Sample Work Place Violence Policy Statement
Memorandum for: From: Subject: Workplace Violence 1. It is my policy to promote a safe environment for everyone. I am committed to working with each of you to maintain a work environment free from violence, threats of violence, harassment, intimidation, and other disruptive behavior. While this kind of conduct is not pervasive at [insert name], no workplace is immune. Disruptive behavior at one time or another can affect every workplace. 2. Violence, threats, harassment, intimidation, and other disruptive behavior at [insert name] will not be tolerated; that is, all reports of incidents will be taken seriously and will be dealt with appropriately. Such behavior can include oral or written statements, gestures, or expressions that will communicate a direct or indirect threat of physical harm. Individuals who commit such acts may be removed from the premises and may be subject to disciplinary action, crimina l penalties, or referral for counseling. 3. I need your cooperation to implement this policy effectively and maintain a safe working environment. Do not ignore violent, threatening, harassing, intimidating, or other disruptive behavior. If you observe or experience such behavior by anyone on these premises, whether the person is a worker, patient, or visitor, report it immediately to your supervisor. Supervisors who receive such reports should seek advice from [insert name at xxx-xxxx] regarding investigating the incident and initiating appropriate action. PLEASE NOTE: Threats or assaults that require immediate attention by security or police should be reported first to the security office at xxx-xxxx or to police at 911. 4. I will support all efforts made by supervisors and agency specialists in dealing with violent, threatening, harassing, intimidating or other disruptive behavior in our workplace and will monitor whether this policy is being implemented effectively. If you have any questions about this policy statement, please contact [insert name at xxx-xxxx].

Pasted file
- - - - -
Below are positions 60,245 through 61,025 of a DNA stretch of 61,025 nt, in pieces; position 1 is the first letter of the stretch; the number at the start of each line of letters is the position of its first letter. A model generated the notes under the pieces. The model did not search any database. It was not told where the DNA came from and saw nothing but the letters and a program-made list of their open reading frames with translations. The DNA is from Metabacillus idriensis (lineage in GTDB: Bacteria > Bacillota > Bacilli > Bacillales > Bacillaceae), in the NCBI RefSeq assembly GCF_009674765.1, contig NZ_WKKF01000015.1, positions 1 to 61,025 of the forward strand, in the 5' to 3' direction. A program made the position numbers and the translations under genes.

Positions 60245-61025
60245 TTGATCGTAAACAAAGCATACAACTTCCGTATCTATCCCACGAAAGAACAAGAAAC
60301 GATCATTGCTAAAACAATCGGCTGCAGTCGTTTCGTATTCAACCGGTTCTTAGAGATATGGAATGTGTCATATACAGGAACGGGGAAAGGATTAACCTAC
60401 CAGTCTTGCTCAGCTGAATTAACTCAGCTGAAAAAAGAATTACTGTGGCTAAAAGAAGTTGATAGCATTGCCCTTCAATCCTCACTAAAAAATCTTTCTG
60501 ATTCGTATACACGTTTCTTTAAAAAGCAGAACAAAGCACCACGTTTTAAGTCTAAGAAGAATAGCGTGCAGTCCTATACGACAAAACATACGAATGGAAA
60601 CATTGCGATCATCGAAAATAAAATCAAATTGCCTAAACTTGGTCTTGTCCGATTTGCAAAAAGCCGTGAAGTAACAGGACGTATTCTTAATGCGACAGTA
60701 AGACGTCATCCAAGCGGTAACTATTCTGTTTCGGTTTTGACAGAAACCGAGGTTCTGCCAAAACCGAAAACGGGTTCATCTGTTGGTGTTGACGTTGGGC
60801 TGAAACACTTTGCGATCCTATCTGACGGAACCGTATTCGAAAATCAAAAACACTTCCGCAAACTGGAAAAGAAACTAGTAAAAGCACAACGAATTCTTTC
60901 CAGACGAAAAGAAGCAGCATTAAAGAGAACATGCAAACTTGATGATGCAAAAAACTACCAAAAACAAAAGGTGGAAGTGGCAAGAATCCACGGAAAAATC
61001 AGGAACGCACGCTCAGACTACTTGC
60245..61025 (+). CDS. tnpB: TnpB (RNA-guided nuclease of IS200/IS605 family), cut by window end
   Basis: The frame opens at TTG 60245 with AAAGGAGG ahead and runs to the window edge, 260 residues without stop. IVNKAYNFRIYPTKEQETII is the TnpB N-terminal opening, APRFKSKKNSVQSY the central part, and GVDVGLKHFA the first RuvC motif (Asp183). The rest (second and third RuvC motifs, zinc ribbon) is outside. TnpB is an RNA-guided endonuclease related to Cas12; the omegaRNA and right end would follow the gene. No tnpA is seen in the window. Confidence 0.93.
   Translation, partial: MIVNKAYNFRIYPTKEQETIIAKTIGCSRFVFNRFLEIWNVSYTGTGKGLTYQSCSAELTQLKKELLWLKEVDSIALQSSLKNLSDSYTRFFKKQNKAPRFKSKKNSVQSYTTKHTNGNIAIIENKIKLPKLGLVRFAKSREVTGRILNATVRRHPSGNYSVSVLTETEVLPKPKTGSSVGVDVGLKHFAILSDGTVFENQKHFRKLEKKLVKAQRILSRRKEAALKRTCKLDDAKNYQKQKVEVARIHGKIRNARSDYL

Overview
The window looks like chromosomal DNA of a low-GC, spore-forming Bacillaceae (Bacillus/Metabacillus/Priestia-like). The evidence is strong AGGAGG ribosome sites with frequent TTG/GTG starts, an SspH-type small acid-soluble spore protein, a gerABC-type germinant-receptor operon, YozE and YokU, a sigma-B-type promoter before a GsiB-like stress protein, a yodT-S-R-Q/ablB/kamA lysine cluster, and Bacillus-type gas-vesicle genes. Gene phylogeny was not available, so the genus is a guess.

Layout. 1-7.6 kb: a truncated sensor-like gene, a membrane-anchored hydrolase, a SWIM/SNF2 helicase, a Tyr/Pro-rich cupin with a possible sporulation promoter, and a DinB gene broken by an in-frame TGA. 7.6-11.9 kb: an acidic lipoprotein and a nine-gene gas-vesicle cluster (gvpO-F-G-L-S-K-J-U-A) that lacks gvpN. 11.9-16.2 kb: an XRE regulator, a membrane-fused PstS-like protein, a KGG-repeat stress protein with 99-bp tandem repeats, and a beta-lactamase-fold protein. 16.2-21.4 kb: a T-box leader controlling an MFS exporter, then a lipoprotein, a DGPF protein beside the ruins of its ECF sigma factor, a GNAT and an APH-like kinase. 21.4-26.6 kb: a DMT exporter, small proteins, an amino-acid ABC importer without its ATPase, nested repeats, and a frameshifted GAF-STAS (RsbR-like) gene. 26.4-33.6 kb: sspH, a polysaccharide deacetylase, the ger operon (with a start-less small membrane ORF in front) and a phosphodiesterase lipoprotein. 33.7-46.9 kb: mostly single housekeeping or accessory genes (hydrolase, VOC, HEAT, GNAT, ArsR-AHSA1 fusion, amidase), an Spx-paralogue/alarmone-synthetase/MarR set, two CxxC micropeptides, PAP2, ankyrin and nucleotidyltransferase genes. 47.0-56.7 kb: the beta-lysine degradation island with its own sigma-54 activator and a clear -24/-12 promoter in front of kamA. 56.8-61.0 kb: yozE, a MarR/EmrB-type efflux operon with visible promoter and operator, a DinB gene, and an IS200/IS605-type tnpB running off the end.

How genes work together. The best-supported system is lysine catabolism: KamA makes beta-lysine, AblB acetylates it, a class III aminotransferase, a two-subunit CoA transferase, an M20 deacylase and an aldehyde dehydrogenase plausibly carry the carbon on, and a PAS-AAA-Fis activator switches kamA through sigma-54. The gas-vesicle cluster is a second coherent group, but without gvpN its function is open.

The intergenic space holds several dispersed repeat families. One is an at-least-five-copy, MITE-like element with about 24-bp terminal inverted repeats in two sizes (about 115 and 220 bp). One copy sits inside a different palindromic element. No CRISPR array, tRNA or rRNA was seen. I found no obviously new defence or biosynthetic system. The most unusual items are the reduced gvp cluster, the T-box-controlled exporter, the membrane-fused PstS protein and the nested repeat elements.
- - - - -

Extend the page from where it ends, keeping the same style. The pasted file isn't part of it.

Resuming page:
♦ Felton, Jean Spencer, MD. “Violence Prevention at the Health Care Site.” Occupational Medicine: State of the Art Reviews. Vol. 12, No. 4 (1997): 701-715. ♦ Long Island Coalition for Workplace Violence Awareness & Prevention. “Workplace Violence Awareness & Prevention.” Online Posting. U.S. Department of Labor. 5 January 1999 http://www.osha-slc.gov/workplace_violence/wrkplaceViolence.coalition.html . Available. ♦ Roll, Fred G. , “Violence in Healthcare,” American Society of Healthcare Engineering, July 1997, pages 185-234. ♦ U.S. Department of Health and Human Services. National Institute for Occupational Safety and Health (NIOSH) Current Intelligence Bulletin 57, Violence in the Workplace, Risk Factors and Prevention Strategies. Washington D.C. NIOSH, June 1996. ♦ U.S. Department of Labor. Occupational Safety and Health Administration. Guidelines for Preventing Workplace Violence for Health Care and Social Service Workers, OSHA 3148-1996. Washington D.C. OSHA, March 1996. ♦ U.S. Office of Personnel Management. “Dealing with Workplace Violence: A Guide for Agency Planners.” Online posting. United States Office of Personnel Management. 5 January 1999 http://www.opm.gov/workplac. Available. ♦ U.S. Medical Command. Memorandum Subject: Violence in the Workplace. Headquarters U.S. Army Medical Command, Fort Sam Houston, Texas. 16 October 2000.